Facebook is a great marketing tool for small businesses. It is one of the most visited websites in the world and perfect for engaging with customers and attracting new ones. From ads to Facebook groups, Facebook has lots of tools that you can use.
Create a business page
A business page is a great way to communicate directly with your target audience. People follow your page because they want to…and want to see more about you and your business. Having a business page also means you get access to Facebook insights, which give useful information about your followers and how they interact with your page.
It’s important to add a profile and cover photo that reflects what your business does. Use high-quality images, as they will in some instances, be the first impression you make on your audience.
Customise your page as much as you can – include your business name, address, and contact information. You can add your website URL, business hours and details of your products. There is even the option of having a Facebook shop for your products.
Use keywords throughout that tell your followers, readers, and Facebook what your page and business is all about.
Tell your story – there’s a section where you can write more about your business, so tell your audience what makes your business unique, how your products provide solutions for them, how you got started. Keep it real and relatable.
Invite people to like your business page. Most of us do this when we first set up a business page, but it’s worth doing it again every few months. Each week I also go through the posts I’ve put up and look at who has liked each post. If someone has liked my post, but are not followers, I invite them.
As with any business strategy, it’s important to be consistent on your social media pages, and Facebook is no exception. Post regularly – as frequently as you can, but once a day at a minimum. If you post regularly every day, your followers will start to recognise that you’re posting every day and will engage more, as they get to know you.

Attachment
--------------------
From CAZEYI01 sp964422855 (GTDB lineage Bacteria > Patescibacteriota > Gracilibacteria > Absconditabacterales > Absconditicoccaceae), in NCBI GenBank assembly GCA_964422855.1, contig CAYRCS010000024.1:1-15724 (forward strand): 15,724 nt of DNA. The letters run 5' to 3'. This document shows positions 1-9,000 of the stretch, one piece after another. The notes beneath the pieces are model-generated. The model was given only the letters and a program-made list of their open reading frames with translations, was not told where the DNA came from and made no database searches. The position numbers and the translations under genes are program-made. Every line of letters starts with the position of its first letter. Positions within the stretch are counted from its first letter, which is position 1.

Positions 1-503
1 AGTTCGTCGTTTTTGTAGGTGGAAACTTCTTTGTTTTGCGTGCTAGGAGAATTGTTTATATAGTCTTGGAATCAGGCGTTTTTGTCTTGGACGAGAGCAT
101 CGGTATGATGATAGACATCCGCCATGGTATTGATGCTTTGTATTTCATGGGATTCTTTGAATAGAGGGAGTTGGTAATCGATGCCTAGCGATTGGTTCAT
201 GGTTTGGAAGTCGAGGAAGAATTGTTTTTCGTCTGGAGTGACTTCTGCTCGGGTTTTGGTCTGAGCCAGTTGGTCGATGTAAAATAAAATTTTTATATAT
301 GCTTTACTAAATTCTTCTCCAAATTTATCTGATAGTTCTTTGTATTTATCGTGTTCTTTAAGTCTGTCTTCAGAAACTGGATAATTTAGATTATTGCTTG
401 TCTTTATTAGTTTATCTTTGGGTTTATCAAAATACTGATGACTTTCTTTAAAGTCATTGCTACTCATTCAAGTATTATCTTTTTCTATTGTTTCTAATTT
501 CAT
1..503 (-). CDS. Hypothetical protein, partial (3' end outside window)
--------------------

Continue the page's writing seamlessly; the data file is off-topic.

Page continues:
Whilst it’s great to post regularly, if you post the same kind of post every day, your followers will get bored with your content. Use a mixture of posts and avoid using posts to sell your products every day. It’s good to follow the 80/20 rule. 80% engage, entertain, educate, and inspire and 20% to promote and you’re your products. You can share behind the scenes information and photos, tell a bit of your story; entertain with funny memes or ‘fill in the blanks;’ educate your audience about your products or a process you follow. For example, if you’re an artist, you could show a series of posts that show a painting from sketch stage to finished article. Or you could give hints and tips about an aspect of your creative business – a sewing tip or, if you make cakes – a ‘how-to’ video is popular. Click here to see other ideas for posts on Facebook.
Facebook’s algorithm encourages engagement, so try and post something that gets a conversation going. It’s good to remember that it is social media, and we need to be social. Don’t forget to reply to comments and to any private messages promptly.
Ask your audience
As well as asking questions or writing engaging posts that promote a conversation, you can also ask your audience to tag their friends. This can work well, particularly with inspirational quotes. When you post a meaningful post, ask your audience to tag someone who might need to hear the advice the post gives.
You could do a post that just says you are sending out a hug to anyone who needs it today – we all know that sometimes, we just do! Then say, ‘tag a friend who’d like a hug today.’
‘Small Business Saturday’ posts work well too. Ask your followers to share links to their favourite small businesses, or to tell you a bit about their small business and to put a link. Make sure that you visit every single business that comments and puts a link on this post. Click on their business link and like some of their posts and post a couple of comments too – this helps them out with the Algorithm, as well as helping your business.
Now, this is something I haven’t felt the need to use, but it does seem to work well for some businesses. If you’re having trouble reaching your target audience, you can do an ad fairly cheaply. You can then target a specific audience by location, age, gender, and interests. There’s also an analytics tool to help you understand which ads drive interest and sales.